I feel like I’ve heard a million campaign speeches over the years, but that was the first time a candidate didn’t pretend to be thrilled to be here — wherever “here” might be. People a generation from now might say, “Oh yeah, 2020. The year Trump said he was only in Erie because he was losing.”
It’s a standout moment because it captures the two gaudy sides of Donald Trump, political original. The Too-Muchness of Trump. You can’t explain Trump’s ability to galvanize more votes than any Republican in U.S. history — likely north of 70 million by the time the counting ends — without noting the weird authenticity he projects to a certain (large) group of Americans. When he tells a bunch of people who’ve waited hours to see him that he doesn’t want to be there, he proves he’s not an ordinary oily, by-the-numbers politician. That was far from the most offensive thing Trump has said, but it is emblematic of a man who understands the appetite for a politics of confrontation.
The other side of the story is all the people repelled by Trump’s Too-Muchness. That turned out to be an even larger group, indeed the largest group of voters ever amassed in the United States. Only Trump’s Trumpiness can explain the otherwise amazing fact that Joe Biden — political plodder and perennial presidential also-ran — enters the history books as the greatest vote-getter we’ve ever seen.
Erie tells the story. Trump’s voters weren’t turned off by his apparent insult — quite the opposite. His 57,168 votes in Erie County four years ago became more than 65,000 votes this time. That’s the sort of magic that normally reelects an incumbent in a landslide. But Trump repelled more Erie County voters than he attracted, helping to turn a win into a loss. The insult did not cause that repudiation, but it was emblematic of the cause.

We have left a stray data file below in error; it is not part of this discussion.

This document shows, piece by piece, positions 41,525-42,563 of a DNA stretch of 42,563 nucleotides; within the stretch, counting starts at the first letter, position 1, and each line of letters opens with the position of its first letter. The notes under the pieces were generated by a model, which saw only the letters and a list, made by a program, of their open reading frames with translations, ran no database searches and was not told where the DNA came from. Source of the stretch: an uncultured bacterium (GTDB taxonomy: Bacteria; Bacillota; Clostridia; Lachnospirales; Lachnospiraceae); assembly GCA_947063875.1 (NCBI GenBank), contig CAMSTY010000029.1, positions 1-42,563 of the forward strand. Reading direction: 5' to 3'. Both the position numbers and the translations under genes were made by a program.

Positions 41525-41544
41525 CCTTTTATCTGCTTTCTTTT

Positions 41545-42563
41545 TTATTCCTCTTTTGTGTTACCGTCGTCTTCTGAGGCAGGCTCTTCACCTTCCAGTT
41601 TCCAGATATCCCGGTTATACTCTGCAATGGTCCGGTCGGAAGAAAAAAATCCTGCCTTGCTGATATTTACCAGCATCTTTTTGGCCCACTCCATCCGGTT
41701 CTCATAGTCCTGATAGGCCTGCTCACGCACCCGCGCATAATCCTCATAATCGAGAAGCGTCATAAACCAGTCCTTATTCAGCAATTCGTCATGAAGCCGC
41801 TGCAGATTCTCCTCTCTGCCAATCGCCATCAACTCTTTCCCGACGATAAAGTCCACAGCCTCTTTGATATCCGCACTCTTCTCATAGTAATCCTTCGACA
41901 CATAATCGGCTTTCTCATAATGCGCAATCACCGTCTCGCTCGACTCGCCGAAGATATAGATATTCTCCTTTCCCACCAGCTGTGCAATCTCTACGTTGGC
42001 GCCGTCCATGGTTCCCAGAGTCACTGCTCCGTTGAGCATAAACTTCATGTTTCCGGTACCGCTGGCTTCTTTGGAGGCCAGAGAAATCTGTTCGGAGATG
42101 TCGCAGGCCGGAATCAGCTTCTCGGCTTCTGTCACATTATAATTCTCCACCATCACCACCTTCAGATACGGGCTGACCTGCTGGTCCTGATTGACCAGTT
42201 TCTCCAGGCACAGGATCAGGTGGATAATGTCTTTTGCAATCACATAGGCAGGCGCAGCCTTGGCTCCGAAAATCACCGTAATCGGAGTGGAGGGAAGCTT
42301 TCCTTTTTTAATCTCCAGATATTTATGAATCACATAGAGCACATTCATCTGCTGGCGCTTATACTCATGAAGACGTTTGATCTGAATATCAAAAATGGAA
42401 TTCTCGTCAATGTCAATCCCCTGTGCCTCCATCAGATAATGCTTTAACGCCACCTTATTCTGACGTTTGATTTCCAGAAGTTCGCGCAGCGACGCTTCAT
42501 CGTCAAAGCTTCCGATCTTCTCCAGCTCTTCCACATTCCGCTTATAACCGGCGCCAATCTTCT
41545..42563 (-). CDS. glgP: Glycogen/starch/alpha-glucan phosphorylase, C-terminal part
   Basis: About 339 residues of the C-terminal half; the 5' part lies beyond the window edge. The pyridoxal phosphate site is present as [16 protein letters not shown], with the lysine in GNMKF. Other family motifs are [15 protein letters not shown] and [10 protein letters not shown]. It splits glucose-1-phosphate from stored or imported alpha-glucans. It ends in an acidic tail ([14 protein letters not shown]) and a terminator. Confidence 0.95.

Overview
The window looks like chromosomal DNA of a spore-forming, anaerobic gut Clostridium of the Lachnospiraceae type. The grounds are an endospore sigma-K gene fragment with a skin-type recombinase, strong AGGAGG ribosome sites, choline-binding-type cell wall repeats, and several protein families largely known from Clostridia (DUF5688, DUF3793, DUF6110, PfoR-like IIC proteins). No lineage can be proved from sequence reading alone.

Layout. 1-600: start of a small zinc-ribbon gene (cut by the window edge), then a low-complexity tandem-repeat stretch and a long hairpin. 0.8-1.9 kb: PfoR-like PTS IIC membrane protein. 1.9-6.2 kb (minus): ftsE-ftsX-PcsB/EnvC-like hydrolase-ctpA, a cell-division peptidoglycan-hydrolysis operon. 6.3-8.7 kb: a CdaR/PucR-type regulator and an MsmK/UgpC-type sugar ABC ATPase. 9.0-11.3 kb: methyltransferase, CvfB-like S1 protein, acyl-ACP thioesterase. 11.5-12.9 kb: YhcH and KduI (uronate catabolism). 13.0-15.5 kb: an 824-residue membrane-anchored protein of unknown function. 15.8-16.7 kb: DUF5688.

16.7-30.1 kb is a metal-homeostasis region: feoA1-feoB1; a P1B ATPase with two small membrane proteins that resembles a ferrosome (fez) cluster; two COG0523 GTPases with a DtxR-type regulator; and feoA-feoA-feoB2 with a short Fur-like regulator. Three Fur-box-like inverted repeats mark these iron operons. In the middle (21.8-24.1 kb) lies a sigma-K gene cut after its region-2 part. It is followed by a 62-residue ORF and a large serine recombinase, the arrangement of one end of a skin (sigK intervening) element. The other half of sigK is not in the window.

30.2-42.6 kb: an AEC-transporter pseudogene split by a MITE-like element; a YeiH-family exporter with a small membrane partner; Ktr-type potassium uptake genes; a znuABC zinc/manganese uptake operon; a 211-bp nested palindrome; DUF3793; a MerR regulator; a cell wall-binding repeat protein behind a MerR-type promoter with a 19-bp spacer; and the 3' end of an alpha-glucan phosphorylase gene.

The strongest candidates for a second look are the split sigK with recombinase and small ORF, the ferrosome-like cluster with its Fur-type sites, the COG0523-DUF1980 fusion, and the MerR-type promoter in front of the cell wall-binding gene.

In 2016, writer Salena Zito had the insight that Trump supporters took their candidate seriously but not literally, while his opponents failed by taking him literally but not seriously. Biden’s massive anti-Trump vote represents a majority of Americans who reject the either-or. They expected their president to be both serious and literal — especially when events turned literally serious.
Biden’s total is likely to be more than 80 million when the election is certified; before this year, no candidate had amassed even 70 million. This groundswell wasn’t a blue wave, because it left down-ballot Democrats worse off than before. It wasn’t a red wave, because it washed a Republican out of the Oval Office. It was all about Trump, which means he has only himself to blame.
There was a moment when Trump might have calmed the storm. It was mid-March; his efforts to talk the novel coronavirus away had failed. So he told the country what he had told his youngest son when Barron asked, “How bad is it?”
“It’s bad,” Trump said — but with effort and hope we’ll get through it. Had he followed through on that, in substance and in tone, I think he would have won reelection. Instead, his need for confrontation compelled him to make a wedge issue of the pandemic.
“It’s bad.” Two words an American majority was looking to hear. But having said it, he spent the rest of the campaign unsaying it. Americans needed to hear not as a matter of elitist courtesy or political correctness, but as confirmation that he took them seriously. People have been dying, hundreds per day for nearly nine months now, and the fact that many of those people (but far from all) have been old doesn’t make their deaths irrelevant.
“It affects elderly people, elderly people with heart problems, if they have other problems, that’s what it really affects,” Trump said of the virus at a rally on Sept. 21. “It affects virtually nobody,” he added. “It’s an amazing thing.”
No ordinary politician talks like that, it’s true. But no responsible leader, no accountable executive, no president talks like that, either. The Too-Muchness of Trump won him a lot of votes, for sure. But it appears to have cost him too much.
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